An absorbing set of panoramic photos by Boris Mikhailov from his book At Dusk. (via John Brownlow). The work was also featured in the V&A exhibition - Twighlight:
"1941. I was three years old and I can still remember the bombings, the howling sirens and the searchlights in the wonderful, dark-blue sky. Blue, blue, light-blue…' Boris Mikhailov
Boris Mikhailov made his series At Dusk in his home city of Kharkov following the collapse of the Soviet Union. In it, he uses twilight to record a society in transition and to evoke childhood memories.
Mikhailov proposes a monochrome visual language to deal with this new social reality. The photographs are tinted blue, both to make them appear 'old' and to refer to the 'blue hour' of twilight.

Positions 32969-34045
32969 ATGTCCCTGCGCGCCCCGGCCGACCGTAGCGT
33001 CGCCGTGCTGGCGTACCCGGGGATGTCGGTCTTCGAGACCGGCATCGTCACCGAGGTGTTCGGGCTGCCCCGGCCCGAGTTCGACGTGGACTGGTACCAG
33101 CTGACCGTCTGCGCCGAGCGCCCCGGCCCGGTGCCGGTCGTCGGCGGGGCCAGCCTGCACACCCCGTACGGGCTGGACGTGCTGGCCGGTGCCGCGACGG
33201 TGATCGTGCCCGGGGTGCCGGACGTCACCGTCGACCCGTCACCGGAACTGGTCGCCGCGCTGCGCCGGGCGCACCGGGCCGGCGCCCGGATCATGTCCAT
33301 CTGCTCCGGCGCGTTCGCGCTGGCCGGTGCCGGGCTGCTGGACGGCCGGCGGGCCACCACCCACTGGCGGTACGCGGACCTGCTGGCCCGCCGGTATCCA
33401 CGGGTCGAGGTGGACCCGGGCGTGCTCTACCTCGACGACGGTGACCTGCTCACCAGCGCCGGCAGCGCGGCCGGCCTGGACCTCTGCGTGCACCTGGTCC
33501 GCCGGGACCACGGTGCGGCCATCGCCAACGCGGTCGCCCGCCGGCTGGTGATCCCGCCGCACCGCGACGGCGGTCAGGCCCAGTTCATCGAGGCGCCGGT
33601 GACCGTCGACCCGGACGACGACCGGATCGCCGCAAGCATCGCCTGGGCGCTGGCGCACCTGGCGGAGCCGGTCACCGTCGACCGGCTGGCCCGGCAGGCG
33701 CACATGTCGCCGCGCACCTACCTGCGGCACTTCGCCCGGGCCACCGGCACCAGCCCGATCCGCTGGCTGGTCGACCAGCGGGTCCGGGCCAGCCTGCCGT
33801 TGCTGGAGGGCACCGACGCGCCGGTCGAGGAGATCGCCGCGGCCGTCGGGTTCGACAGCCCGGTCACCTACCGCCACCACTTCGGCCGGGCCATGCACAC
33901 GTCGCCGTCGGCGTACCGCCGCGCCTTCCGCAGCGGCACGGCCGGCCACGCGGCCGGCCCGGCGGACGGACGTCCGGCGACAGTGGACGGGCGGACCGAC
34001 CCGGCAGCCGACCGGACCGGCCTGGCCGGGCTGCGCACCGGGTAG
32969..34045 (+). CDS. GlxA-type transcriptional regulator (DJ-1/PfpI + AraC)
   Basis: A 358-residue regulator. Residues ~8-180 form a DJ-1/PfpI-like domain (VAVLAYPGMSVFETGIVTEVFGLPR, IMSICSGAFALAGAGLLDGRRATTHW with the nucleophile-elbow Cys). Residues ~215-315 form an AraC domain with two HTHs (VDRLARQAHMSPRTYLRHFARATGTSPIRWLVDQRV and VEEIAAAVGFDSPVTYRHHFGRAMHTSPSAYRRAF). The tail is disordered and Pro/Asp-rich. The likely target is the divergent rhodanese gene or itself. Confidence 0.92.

At Dusk also refers to Ukraine's deprivation during the Second World War, which the artist experienced as a child. Few photographs of this period survive, and there is little photographic history of Ukraine during the Soviet period, so Mikhailov proposes his own constructed history as a substitute.
At Dusk is therefore a hybrid between a documentary and a conceptual project, recording but also staging a time that might be both 1941 and 1993, or neither."
I often have a hard time "getting" Mikahilov and yet I never come away from his work feeling dissatisfied. Eventually I always come back for more.